No. They are checked...

Code:
options(undef)
integer k
save k
!print*, k
call sub1()
print*, k
end

subroutine sub1()
integer k
save k
print*, k
end
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John-Silver



Joined: 30 Jul 2013
Posts: 603

PostPosted: Sat Nov 04, 2017 11:58 pm    Post subject: Reply with quote

When I first learned Fortran, back in 1977-80 at University of Manchester I was taught to initialize all variables before using them as a rule.
Zeroize might be a tempting way to initialize everything to start with but could be considered 'lazy'. Especially if variables have to be initialized to non-zero values and are forgotten !
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BILLDOWS



Joined: 22 Jul 2005
Posts: 86
Location: Swansea, UK

PostPosted: Tue Nov 14, 2017 3:47 pm    Post subject: Reply with quote

Thanks Paul and Others for the clarification of the impact now of the /ZEROISE option which in 32 bit mode when used without /UNDEF now does nothing.

Paul, could you confirm that the action (inaction) now of using just /ZEROISE has been true for several of the recent releases (say from v8 onwards) and it is only now that the attempt to use /ZEROISE without /UNDEF is flagged up on compilation?

Many Thanks

Bill
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PaulLaidler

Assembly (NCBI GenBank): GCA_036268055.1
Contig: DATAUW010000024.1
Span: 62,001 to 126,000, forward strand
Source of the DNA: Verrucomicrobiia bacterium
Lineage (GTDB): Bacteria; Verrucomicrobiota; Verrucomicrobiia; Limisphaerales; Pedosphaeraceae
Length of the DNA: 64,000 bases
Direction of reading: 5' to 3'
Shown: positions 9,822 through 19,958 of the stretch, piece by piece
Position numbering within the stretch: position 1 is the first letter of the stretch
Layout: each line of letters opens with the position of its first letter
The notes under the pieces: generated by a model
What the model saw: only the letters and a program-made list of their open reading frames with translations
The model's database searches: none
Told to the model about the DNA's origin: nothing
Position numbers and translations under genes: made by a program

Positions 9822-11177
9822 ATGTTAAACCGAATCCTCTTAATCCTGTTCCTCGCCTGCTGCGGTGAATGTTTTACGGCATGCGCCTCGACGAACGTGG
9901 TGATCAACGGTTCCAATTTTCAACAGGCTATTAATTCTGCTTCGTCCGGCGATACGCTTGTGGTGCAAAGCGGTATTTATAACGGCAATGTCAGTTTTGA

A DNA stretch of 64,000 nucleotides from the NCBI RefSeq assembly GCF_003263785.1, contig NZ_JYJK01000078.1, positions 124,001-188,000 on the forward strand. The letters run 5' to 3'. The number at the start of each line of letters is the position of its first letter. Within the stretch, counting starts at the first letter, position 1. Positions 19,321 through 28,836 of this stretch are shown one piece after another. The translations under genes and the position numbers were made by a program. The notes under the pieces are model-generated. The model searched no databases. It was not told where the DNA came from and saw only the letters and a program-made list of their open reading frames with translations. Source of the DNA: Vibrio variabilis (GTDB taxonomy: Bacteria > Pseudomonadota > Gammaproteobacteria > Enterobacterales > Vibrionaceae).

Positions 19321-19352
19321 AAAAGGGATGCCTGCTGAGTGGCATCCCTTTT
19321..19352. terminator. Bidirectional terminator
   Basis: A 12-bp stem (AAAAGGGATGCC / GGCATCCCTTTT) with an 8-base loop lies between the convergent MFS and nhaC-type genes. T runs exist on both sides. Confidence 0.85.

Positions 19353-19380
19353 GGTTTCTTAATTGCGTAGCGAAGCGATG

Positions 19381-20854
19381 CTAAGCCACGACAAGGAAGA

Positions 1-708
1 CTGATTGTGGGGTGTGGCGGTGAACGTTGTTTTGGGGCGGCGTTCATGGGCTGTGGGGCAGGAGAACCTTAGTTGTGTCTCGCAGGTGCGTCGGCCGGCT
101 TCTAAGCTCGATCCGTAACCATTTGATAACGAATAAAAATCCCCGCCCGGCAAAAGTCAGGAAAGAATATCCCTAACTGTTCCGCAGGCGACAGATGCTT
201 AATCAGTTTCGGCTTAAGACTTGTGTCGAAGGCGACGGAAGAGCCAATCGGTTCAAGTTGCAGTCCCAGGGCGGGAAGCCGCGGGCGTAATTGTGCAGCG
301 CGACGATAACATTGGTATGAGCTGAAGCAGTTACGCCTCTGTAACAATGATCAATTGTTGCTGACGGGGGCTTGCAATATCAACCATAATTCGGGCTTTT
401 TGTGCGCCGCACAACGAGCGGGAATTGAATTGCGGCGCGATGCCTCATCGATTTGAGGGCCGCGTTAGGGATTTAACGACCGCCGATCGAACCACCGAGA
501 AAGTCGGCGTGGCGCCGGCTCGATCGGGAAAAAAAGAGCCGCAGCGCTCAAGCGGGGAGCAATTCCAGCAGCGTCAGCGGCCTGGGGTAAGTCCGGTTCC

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Joined: 21 Feb 2005
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PostPosted: Tue Nov 14, 2017 4:19 pm    Post subject: Reply with quote

The behaviour of /ZEROISE has not changed throughout the lifetime of FTN95.
The only superficial change is that its use with /64 is now flagged as an error whilst before it was not flagged as an error but had no effect (with /64).
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BILLDOWS



Joined: 22 Jul 2005
Posts: 86
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PostPosted: Tue Nov 14, 2017 5:53 pm    Post subject: Reply with quote

Thanks Paul -encouraging - some of my very early legacy code should still continue to work.

Note that using just /ZEROISE with 32 bit is with 8.2 now flagged as an error for the first time.

All the best

Bill
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PaulLaidler
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PostPosted: Tue Nov 14, 2017 6:09 pm    Post subject: Reply with quote

Bill

It should be flagged as a warning rather than an error and yes, the warning is new. Again the effect of /ZEROISE has not changed.